The Royal Opera House’s current season has been marketed as a celebratory Olympic event, with a series of operatic cycles cunningly planned to time with the festivities this summer. In practise, however, the season has been marked by a series of cost-saving revivals of popular titles and some disappointingly high-profile cancellations - most painfully, by Anja Harteros, who has already withdrawn from two roles this year. Whilst the house continues its tradition of saving its most glamorous performances for the summer booking period, it whetted our appetite with solid revivals of two of its most recent hits.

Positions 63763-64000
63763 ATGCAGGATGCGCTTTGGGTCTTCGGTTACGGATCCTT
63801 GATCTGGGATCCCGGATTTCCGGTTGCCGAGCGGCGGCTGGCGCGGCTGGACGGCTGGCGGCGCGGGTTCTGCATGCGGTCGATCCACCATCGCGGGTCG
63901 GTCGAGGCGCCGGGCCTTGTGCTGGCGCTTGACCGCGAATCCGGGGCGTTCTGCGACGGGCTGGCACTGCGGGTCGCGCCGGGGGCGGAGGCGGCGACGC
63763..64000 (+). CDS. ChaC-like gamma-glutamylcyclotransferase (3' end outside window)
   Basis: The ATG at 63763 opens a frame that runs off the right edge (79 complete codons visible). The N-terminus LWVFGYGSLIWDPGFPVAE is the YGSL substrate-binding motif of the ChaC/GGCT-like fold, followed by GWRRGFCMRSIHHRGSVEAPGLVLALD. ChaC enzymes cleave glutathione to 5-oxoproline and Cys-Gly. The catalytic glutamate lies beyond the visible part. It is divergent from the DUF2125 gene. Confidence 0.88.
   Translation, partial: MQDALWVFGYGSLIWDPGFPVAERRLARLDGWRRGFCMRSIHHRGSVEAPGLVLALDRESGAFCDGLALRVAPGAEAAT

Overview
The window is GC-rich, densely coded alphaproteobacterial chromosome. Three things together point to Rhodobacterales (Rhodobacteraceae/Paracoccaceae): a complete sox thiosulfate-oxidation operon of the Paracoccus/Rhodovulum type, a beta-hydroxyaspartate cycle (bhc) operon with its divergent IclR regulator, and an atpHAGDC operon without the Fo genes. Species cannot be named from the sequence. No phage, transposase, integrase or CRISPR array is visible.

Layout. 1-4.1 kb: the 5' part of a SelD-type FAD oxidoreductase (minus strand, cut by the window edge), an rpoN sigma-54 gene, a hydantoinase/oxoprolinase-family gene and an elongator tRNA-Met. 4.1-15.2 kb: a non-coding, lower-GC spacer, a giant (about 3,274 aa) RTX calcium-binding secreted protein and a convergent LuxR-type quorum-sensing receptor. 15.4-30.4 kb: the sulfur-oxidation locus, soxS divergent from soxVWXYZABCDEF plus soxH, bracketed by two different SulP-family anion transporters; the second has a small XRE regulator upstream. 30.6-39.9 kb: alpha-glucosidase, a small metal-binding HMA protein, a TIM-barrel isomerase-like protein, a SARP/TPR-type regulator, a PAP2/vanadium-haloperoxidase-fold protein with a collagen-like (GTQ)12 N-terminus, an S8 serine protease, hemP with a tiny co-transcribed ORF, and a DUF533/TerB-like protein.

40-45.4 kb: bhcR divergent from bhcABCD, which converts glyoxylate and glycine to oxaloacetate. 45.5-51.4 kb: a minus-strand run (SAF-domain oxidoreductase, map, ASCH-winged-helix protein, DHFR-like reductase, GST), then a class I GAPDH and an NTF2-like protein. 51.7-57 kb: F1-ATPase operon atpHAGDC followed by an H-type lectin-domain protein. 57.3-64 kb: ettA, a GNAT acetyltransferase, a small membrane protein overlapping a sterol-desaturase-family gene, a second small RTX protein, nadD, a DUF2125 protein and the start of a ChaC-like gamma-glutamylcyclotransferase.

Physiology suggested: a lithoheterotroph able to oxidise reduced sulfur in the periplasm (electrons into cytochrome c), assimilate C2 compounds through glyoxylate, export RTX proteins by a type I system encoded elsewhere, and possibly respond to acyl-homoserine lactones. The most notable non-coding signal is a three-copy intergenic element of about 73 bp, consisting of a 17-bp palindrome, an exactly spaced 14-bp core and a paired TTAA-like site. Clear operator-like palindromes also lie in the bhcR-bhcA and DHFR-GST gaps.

Laurent Pelly’s production of La Fille du Régiment was the toast of the town when it premiered in 2007 and has already returned with nearly the same spectacular cast. Its ironic treatment of opéra-comique conventions and its emotional investment in the moments of pathos have made it a hit with audiences worldwide and judging by the audience reaction, it continues to draw new spectators into the house. With the choreography and mise-en-scène clearly moulded around the hyperactive, even manic stage persona of Natalie Dessay, and its famous succession of high Cs the signature tune of Juan Diego Florèz, however, it was always going to be tricky to find a pair of principles to match the earlier triumph. On this occasion Covent Garden almost (but not quite) succeeded. As Marie, Patrizia Ciofi displayed her pale, somewhat veiled timbre to exquisite effect in ‘Il faut partir’ and ‘Par le rang’, where her instinctive sense of rubato and ability to mould her vibrato were of the essence. Elsewhere, she sometimes struggled to find the necessary vocal thrust and focus for the military outbursts of ‘Au bruit de la guerre’ and her tomboy-ish characterisation felt effortful rather than innate. Nonetheless, it was a pleasure to hear such sensitive singing and one rather regrets she won’t fill the vacancy in Robert Le Diable this winter.